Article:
Related topics: hydrogen · protein · cells · bacteria · carbon dioxide

Better solutions for making hydrogen may lie just at the surface

A clean energy future propelled by hydrogen fuel depends on figuring out how to reliably and efficiently split water. That's because, even though hydrogen is abundant, it must be derived from another substance that contains ...

Long-term consequences of carbon dioxide emissions

The life of almost all animals in the ocean depends on the availability of oxygen, which is dissolved as a gas in seawater. However, the ocean has been continuously losing oxygen for several decades. In the last 50 years, ...

Oxygen migration enables ferroelectricity on nanoscale

Hafnium-based thin films, with a thickness of only a few nanometres, exhibit an unconventional form of ferroelectricity. This allows the construction of nanometre-sized memories or logic devices. However, it was not clear ...

Reliably measuring whether rivers or lakes run out of air

Wastewater carries large quantities of organic substances into the rivers and lakes, leading to heavy growth of bacteria and oxygen deficiency. Measurement methods have so far been incapable of measuring this organic pollution ...

Birds' blood functions as heating system in winter

Researchers at Lund University in Sweden have discovered that bird blood produces more heat in winter, when it is colder, than in autumn. The study is published in The FASEB Journal.

Tracking oxygen in the Sargasso Sea's 18-degree water

Off the eastern coast of the United States in the Sargasso Sea, the Gulf Stream and its associated ocean currents create a thick, homogeneous layer of water that stays around 18°C year-round. Since its discovery in the late ...

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Oxygen

Oxygen (pronounced /ˈɒksɨdʒɨn/, from the Greek roots ὀξύς (oxys) (acid, literally "sharp", from the taste of acids) and -γενής (-genēs) (producer, literally begetter) is the element with atomic number 8 and represented by the symbol O. It is a member of the chalcogen group on the periodic table, and is a highly reactive nonmetallic period 2 element that readily forms compounds (notably oxides) with almost all other elements. At standard temperature and pressure two atoms of the element bind to form dioxygen, a colorless, odorless, tasteless diatomic gas with the formula O2. Oxygen is the third most abundant element in the universe by mass after hydrogen and helium and the most abundant element by mass in the Earth's crust. Diatomic oxygen gas constitutes 20.9% of the volume of air.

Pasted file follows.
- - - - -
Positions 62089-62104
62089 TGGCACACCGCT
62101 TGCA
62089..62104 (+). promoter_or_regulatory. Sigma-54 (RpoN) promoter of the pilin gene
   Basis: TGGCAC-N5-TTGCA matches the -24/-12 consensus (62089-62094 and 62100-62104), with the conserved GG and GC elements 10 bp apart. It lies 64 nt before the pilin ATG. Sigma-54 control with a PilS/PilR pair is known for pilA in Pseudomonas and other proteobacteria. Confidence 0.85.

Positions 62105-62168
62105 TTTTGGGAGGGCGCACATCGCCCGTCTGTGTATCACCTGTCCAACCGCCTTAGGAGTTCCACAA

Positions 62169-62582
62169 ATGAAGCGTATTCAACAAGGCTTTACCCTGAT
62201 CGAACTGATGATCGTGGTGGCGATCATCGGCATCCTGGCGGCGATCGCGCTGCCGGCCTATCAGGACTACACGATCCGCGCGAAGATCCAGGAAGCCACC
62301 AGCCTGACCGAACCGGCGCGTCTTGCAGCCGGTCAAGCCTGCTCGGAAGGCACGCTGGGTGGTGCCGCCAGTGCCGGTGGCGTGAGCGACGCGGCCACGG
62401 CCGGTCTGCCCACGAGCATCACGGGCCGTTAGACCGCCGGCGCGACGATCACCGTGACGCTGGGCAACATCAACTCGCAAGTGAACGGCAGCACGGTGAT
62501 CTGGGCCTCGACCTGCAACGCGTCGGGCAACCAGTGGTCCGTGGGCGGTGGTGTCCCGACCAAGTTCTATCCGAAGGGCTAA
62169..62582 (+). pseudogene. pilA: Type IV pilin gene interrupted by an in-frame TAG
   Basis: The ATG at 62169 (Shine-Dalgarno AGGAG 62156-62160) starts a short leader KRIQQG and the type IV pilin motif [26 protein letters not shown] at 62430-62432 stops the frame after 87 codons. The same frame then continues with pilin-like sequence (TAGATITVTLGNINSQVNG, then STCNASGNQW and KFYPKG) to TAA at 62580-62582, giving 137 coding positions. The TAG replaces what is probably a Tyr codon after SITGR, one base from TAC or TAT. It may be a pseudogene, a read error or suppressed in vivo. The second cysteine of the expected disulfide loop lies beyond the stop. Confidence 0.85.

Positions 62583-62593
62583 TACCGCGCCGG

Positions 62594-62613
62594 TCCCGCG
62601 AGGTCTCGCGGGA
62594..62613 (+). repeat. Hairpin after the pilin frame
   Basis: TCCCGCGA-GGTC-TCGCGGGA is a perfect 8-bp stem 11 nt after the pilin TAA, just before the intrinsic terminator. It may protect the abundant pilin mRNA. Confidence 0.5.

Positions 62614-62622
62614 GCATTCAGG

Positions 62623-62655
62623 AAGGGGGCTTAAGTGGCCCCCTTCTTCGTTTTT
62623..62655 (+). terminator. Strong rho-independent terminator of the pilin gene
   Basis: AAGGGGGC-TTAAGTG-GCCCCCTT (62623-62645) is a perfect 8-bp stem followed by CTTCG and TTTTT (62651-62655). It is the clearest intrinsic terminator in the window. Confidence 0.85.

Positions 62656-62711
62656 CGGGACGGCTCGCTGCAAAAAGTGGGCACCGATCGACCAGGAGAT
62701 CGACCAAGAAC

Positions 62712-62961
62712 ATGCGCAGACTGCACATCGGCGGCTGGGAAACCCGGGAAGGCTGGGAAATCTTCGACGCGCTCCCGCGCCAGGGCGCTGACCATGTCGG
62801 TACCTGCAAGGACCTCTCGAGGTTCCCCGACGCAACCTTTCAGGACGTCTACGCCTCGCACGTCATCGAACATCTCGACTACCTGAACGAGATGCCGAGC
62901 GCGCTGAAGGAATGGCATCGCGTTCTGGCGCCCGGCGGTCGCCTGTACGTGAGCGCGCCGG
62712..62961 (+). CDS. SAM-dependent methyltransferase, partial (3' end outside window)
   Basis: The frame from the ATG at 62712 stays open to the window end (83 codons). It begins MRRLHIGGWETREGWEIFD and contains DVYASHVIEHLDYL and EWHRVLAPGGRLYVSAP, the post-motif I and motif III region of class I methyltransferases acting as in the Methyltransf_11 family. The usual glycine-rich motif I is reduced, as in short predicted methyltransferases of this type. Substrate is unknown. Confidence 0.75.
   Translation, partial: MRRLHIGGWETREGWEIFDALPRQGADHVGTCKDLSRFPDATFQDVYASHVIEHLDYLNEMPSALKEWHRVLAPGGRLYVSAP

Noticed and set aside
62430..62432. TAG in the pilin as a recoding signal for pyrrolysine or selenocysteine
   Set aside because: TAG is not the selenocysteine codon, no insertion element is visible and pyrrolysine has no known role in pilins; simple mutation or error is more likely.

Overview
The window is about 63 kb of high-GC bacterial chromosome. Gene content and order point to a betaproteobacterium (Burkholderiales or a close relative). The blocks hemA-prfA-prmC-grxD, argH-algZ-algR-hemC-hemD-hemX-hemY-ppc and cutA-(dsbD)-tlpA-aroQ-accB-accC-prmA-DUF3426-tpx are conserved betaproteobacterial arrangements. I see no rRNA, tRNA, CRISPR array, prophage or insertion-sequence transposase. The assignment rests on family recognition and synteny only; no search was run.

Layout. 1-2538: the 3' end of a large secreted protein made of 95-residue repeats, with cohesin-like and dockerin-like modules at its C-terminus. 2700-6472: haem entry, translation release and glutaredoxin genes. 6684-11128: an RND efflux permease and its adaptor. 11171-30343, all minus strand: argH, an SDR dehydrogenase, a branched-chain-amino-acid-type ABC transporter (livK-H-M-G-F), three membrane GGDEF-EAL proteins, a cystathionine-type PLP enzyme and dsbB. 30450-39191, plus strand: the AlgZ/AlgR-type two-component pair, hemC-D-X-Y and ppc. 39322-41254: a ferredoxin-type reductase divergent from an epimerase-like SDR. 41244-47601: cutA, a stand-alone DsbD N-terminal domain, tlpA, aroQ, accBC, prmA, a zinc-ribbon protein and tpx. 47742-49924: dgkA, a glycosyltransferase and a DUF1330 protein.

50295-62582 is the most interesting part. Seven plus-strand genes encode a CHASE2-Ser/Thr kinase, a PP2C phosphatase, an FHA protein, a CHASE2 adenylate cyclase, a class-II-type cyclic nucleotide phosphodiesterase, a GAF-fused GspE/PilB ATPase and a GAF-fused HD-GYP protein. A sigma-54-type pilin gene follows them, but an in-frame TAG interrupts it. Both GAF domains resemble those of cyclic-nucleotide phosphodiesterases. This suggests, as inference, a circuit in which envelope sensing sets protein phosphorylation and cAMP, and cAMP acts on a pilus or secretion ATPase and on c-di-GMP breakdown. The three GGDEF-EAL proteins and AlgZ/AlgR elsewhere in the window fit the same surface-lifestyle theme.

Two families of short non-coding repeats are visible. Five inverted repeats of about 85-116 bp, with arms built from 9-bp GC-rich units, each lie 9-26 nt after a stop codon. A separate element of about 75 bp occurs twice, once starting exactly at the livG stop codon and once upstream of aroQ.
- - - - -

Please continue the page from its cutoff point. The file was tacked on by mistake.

All major classes of structural molecules in living organisms, such as proteins, carbohydrates, and fats, contain oxygen, as do the major inorganic compounds that comprise animal shells, teeth, and bone. Oxygen in the form of O2 is produced from water by cyanobacteria, algae and plants during photosynthesis and is used in cellular respiration for all complex life. Oxygen is toxic to obligately anaerobic organisms, which were the dominant form of early life on Earth until O2 began to accumulate in the atmosphere 2.5 billion years ago. Another form (allotrope) of oxygen, ozone (O3), helps protect the biosphere from ultraviolet radiation with the high-altitude ozone layer, but is a pollutant near the surface where it is a by-product of smog. At even higher low earth orbit altitudes monatomic oxygen (O1) is a significant presence and a cause of erosion for spacecraft.

Oxygen was independently discovered by Carl Wilhelm Scheele, in Uppsala, in 1773 or earlier, and Joseph Priestley in Wiltshire, in 1774, but Priestley is often given priority because his publication came out in print first. The name oxygen was coined in 1777 by Antoine Lavoisier, whose experiments with oxygen helped to discredit the then-popular phlogiston theory of combustion and corrosion. Oxygen is produced industrially by fractional distillation of liquefied air, use of zeolites to remove carbon dioxide and nitrogen from air, electrolysis of water and other means. Uses of oxygen include the production of steel, plastics and textiles; rocket propellant; oxygen therapy; and life support in aircraft, submarines, spaceflight and diving.

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